This isn’t a blog about classical music. Furthermore, I don’t really know anything about classical music. But a few days ago I was so stunned by the concert I attended, that I feel compelled to make a few notes on that experience.
The concert was performed by the St Petersburg Symphony Orchestra. They played Tchaikovsky’s ‘Romeo and Juliet; Rachmaninov’s ‘Piano Concerto No 4’; and Tchaikovsky’s ‘Symphony No 6 / Pathetique’ (followed by encores of Johann Sebastian Bach’s Aria and Johannes Brahms Hungarian Dance).
The music contained moments of frenzied intensity, tempo and volume; moments of melancholic gloom, reflection, and pensive stillness. There were moments of deft inertia, followed by moments of incredible energy.
Tchaikovsky’s ‘Romeo and Juliet’ began with a collective bass note of amazing depth and resonance, like the latent groaning of tectonic plates. In Rachmaninov’s ‘Piano Concerto No 4’ the pianist played at once with phenomenal pace and energy – his hands blurred across the keys; and then moments later with languid grace and elegance – delicately caressing the keys.
In all of the music, but particularly in Tchaikovsky’s ‘Symphony No 6 / Pathetique’, there were complex tonal juxtapositions building towards a greater narrative; stillness and loudness, light and shadow, but most of all a sense of soaring beauty.
There was wonderful energy in all of the performers, and the conductor was like a puppet master. There were slight flicks in his hands, or subtle glances, followed by tangible reactions within the orchestra. The faces of the musicians showed different expressions. Clearly they were all concentrating, but while some looked extremely intense, others looked relatively relaxed. So many characters, so many notes, but it all came together flawlessly as one brilliant whole.
It was just wonderful to witness the capacity for great splendour that exists in those instruments, carved assemblies of wood and metal, when taken in to the hands of such gifted musicians. The sounds were rich and dramatic, all in different areas, but there was a fluidity to the whole thing – a kind of perpetual ebb and flow. Self-contained atmospheres were established, sometimes in tension with one another, but always in harmony – contained within a binding coherent narrative.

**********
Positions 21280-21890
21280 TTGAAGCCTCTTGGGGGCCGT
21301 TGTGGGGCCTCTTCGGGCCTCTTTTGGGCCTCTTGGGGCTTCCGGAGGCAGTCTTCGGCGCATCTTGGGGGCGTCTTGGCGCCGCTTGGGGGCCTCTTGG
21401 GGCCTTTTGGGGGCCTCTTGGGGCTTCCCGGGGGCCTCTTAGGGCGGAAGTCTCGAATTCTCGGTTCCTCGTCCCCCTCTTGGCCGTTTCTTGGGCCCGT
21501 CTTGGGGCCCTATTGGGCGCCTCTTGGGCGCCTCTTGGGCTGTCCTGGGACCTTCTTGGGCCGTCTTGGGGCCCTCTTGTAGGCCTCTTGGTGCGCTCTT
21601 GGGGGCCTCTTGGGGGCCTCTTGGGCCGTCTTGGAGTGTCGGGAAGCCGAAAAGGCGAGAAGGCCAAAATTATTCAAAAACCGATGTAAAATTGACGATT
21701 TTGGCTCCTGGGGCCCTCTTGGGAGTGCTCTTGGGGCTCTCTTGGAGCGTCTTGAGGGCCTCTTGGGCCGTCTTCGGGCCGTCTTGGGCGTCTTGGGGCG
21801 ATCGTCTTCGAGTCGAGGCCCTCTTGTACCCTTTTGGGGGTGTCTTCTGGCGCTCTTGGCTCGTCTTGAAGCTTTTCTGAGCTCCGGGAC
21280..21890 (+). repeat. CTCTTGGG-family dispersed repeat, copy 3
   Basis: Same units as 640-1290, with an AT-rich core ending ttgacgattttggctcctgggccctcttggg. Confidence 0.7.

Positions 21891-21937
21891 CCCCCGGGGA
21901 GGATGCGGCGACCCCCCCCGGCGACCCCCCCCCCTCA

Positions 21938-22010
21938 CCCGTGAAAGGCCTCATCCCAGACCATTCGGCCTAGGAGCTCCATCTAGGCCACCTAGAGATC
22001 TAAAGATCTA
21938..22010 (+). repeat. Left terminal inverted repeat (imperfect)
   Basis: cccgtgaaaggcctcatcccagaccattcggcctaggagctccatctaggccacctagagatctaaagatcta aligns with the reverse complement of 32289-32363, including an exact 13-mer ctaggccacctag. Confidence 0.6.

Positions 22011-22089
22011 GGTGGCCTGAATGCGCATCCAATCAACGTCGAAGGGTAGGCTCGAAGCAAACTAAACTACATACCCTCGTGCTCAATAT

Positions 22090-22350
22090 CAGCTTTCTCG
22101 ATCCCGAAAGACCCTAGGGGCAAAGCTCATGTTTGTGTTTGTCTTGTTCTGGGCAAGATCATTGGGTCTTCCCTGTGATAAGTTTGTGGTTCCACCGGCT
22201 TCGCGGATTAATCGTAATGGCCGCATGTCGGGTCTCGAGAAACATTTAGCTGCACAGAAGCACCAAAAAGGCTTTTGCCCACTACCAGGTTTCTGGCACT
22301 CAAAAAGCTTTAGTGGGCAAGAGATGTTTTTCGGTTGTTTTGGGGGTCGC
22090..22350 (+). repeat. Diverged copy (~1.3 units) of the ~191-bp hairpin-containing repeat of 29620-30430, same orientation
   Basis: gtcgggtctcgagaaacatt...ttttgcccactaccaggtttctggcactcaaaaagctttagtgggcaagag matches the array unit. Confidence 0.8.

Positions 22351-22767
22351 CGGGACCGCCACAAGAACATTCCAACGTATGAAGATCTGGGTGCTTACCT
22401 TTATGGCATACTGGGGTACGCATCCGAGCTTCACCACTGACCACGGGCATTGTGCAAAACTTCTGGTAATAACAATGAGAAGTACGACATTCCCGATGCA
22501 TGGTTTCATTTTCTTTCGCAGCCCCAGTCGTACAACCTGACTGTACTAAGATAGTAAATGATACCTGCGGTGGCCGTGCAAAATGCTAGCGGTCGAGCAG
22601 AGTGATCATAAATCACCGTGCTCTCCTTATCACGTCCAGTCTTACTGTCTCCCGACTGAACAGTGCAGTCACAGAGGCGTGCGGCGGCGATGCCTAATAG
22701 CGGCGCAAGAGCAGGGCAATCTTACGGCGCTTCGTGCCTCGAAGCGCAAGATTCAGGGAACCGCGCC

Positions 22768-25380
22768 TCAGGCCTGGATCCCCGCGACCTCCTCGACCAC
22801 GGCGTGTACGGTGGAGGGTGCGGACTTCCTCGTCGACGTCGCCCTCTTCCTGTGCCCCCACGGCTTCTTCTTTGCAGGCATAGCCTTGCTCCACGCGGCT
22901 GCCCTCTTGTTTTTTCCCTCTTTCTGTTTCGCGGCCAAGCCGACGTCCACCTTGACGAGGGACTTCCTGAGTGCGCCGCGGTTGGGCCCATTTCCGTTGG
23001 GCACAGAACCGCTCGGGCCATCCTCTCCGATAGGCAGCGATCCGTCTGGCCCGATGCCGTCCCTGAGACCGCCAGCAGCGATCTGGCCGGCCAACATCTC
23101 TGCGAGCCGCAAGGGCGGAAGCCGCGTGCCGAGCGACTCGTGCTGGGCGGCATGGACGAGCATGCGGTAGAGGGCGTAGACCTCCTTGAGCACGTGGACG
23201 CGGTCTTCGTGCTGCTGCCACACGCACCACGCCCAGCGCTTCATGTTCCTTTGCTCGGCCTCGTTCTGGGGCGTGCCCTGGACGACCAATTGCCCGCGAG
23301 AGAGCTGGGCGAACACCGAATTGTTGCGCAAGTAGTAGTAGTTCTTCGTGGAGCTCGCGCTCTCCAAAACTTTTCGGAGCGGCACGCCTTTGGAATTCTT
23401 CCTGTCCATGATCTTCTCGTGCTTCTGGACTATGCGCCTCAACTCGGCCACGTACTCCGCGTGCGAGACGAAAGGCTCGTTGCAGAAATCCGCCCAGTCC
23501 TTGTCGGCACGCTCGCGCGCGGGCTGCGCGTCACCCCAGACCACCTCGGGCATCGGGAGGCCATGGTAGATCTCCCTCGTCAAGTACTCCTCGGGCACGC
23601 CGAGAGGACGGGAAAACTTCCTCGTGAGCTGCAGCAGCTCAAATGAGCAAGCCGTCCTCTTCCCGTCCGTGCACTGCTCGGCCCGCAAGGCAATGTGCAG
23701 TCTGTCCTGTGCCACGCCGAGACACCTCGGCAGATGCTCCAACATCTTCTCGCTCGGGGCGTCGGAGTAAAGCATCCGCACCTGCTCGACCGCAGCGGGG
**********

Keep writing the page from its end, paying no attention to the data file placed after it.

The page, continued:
The result of all this was simply delightful.
While the link between this music and the subject matter I tend to tackle on this blog could feel a bit tenuous, the layers of juxtaposition that ran through the music are reminiscent of the original thesis of the Dynamic Stasis project, and all of the qualities I’ve described above can also describe the best qualities of the greatest buildings.
The analogy I’m able to draw with great architecture is in the close relationships of contradictory textures. The music played in the concert illustrated varying moments of loudness and quiet; darkness and light; chaos and serenity –it’s in the abrasive tension that is created in those relationships that delightful beauty is established – and it’s exactly the same in great architecture.
Wonderful architecture (and music) can be enhanced by the complex symbiosis of different textures or atmospheres. A few nights ago, in a performance of exquisite poise, the St Petersburg Symphony Orchestra painted those textures with gobsmacking beauty!